Learnlets
Clark Quinn's Learnings about Learning
(The Official Quinnovation blog)

27 June 2012

An integrating design?

Clark @ 6:02 am

In a panel at #mlearncon, we were asked how instructional designers could accommodate mobile.  Now, I believe that we really haven’t got our minds around a learning experience distributed across time, which our minds really require.  I also think we still mistakenly think about performance support as separate from formal learning, but we don’t have a good way to integrate them.

I’ve advocated that we consider learning experience design, but increasingly I think we need performance experience design, where we look at the overall performance, and figure out what needs to be in the head, what needs to be in the world, and design them concurrently.  That is, we look at what the person knows how to do, and what should be in their head, and what can be designed as support.  ADDIE designs courses.  HPT determines whether to do a job aid (the gap is knowledge), or training (the gap is a skill).  I’m not convinced that either really looks at the total integration (and willing to be wrong).

What was triggered in my brain, however, was that social constructivism might be a framework within which we could accomplish this.  By thinking of what activities the learners would be engaged in, and how we’d support that performance with resources and other learners and performers as collaborators when appropriate, we might have a framework.  My take on social constructivism has it looking at what can and should be co-owned by the learner, and how to get the learner there, and it naturally involves resources, other people, and skill development.

So, you’d look at what needs to be done, and think through the performance, and ask what resources (digital and human) would be there with the performer, the gap between your current learner and the performer you’d need, and how to develop an experience to achieve that end state.  The notion is what mental design process designers may need going forward, and what framework provides the overarching framework to support that design process.

It’s very related to my activity framework, which nicely resonates as it very much focuses on what you can do, and resourcing that, but that framework is focused on reframing education to make it skills focused and developing self learning. This would require some additions that I’ll have to ponder further.  But, as always, it’s about getting ideas out there to collect feedback. So, what say you?

26 June 2012

Sims as CTA

Clark @ 6:43 am

I had several great conversations over the course of last week’s #mLearnCon that triggered some interesting thoughts.  Here’s the first:

I was talking with someone charged with important training: nuclear.  We were talking about both the value of sims to support deep practice, and the difficulty in getting the necessary knowledge out of the subject matter expert (SME).  These converged for me in what seemed an interesting way.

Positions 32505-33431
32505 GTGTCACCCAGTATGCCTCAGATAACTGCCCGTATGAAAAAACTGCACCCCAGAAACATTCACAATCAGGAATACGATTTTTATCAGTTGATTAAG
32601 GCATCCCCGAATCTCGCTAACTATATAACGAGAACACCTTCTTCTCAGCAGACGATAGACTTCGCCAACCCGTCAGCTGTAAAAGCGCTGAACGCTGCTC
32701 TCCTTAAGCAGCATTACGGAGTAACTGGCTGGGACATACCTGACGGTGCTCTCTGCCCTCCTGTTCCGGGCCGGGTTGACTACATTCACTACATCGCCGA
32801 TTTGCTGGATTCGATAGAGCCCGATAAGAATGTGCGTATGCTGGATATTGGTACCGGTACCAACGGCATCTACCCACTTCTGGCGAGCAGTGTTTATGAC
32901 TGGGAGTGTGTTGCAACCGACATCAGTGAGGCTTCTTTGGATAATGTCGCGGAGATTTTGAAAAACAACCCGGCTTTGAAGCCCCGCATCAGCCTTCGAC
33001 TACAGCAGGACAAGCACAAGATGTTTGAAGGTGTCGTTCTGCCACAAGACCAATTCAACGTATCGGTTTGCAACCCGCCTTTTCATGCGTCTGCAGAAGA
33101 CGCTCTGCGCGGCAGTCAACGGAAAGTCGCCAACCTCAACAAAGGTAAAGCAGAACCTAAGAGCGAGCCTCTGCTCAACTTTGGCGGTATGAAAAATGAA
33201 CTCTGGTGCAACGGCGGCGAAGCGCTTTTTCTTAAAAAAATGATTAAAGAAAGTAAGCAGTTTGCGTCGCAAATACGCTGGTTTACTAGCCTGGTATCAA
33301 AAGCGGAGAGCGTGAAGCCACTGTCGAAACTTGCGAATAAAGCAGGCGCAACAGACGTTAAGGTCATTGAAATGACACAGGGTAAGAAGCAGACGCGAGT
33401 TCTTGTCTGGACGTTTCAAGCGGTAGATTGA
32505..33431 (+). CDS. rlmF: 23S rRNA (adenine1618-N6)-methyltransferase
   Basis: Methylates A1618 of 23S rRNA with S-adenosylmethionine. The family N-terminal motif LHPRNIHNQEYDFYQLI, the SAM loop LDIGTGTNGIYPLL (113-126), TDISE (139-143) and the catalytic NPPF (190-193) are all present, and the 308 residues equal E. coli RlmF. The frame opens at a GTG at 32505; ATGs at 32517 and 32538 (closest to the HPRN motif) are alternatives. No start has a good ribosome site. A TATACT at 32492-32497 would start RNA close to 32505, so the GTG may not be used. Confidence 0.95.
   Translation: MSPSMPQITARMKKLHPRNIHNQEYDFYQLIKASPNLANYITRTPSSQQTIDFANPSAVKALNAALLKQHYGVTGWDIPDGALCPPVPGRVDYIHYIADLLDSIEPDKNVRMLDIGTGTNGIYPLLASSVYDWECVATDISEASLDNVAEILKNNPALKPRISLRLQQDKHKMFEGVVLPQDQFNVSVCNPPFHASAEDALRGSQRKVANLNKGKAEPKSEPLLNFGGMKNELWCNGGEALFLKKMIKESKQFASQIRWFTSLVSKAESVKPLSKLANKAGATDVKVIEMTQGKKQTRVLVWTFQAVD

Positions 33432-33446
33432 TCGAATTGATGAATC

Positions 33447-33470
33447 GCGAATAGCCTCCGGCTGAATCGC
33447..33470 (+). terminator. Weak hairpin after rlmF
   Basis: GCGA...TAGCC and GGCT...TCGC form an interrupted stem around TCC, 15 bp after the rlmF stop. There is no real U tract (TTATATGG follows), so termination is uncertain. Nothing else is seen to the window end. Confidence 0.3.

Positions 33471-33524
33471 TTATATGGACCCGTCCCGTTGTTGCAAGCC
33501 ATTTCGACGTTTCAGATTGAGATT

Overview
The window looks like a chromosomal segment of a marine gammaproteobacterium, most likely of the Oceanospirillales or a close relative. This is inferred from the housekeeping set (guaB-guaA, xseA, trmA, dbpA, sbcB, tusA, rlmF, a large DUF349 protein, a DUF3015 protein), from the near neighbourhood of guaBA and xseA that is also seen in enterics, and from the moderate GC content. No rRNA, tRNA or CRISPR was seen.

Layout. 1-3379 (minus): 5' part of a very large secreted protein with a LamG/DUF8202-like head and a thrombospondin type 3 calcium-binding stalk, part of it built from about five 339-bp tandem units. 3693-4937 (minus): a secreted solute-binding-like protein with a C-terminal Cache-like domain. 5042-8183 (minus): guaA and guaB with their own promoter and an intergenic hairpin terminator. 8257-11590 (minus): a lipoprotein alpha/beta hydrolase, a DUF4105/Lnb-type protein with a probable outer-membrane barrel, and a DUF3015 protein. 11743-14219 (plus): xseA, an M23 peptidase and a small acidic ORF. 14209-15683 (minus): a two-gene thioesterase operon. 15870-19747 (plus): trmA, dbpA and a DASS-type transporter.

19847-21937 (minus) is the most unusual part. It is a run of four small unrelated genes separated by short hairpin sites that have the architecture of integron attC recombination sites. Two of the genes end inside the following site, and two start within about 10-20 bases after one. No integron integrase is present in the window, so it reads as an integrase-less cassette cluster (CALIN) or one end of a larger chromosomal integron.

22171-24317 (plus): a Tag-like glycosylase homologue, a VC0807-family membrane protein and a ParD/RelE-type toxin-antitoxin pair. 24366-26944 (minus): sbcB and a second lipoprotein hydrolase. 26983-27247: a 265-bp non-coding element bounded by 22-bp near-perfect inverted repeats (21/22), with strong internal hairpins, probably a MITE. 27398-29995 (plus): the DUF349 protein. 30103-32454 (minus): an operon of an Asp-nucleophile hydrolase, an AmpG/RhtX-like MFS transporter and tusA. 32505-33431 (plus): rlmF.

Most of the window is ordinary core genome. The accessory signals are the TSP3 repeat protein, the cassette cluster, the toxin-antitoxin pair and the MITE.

First, the best method to get the knowledge out of the heads of SMEs is Cognitive Task Analysis (CTA).  CTA is highly effective, but also very complex.  It requires considerable effort to do the official version.

A different thread was also wrapped up in this.  Not surprisingly, I believe simulation games are the best form of deep practice to help cement skills.  I believe so strongly I wrote a book about it ;).

And the cross-pollination: I believe that we’ll be passing on responsibility for defining curricular paths to competency in areas to the associated communities of practice.  Further, I believe we will have collaboratively developed sims as part of that path, where we use wikis to edit the rules of the simulation to keep it up to date.

The integration in this context was to think of having the SMEs collaborate on the design of the sim as a way to make the necessary tacit knowledge explicit. It would make their understanding very concrete, and help ensure that the resulting sim is correct. Of course, they might rebel in terms of exaggerating and basing the practice in fantastic contexts, but it certainly would help focus on meaningful skills instead of rote knowledge.

The barrier is that experts don’t really have access to what they know, so having a concrete activity to ground their experience in practical ways strikes me as a very concrete way to elicit the necessary understandings.  CTA is about detailed processes to get at their tacit knowledge, but perhaps sim design is a more efficient mechanism. It could have tradeoffs, but it seems to disintermediate the process.

OK, so it’s just a wild idea at this time, but I always argue that thinking out loud is valuable, and I try to practice what I preach. What think you?

20 June 2012

5 Phrases to Make Mobile Work

Clark @ 10:01 am

Today I was part of a session at the eLearning Guild’s mLearnCon mlearning conference on Making Mobile Work.  For my session I put my tongue slightly in cheek and suggested that there were 5 phrases you need to master to Make mLearning Work.  Here they are, for your contemplation.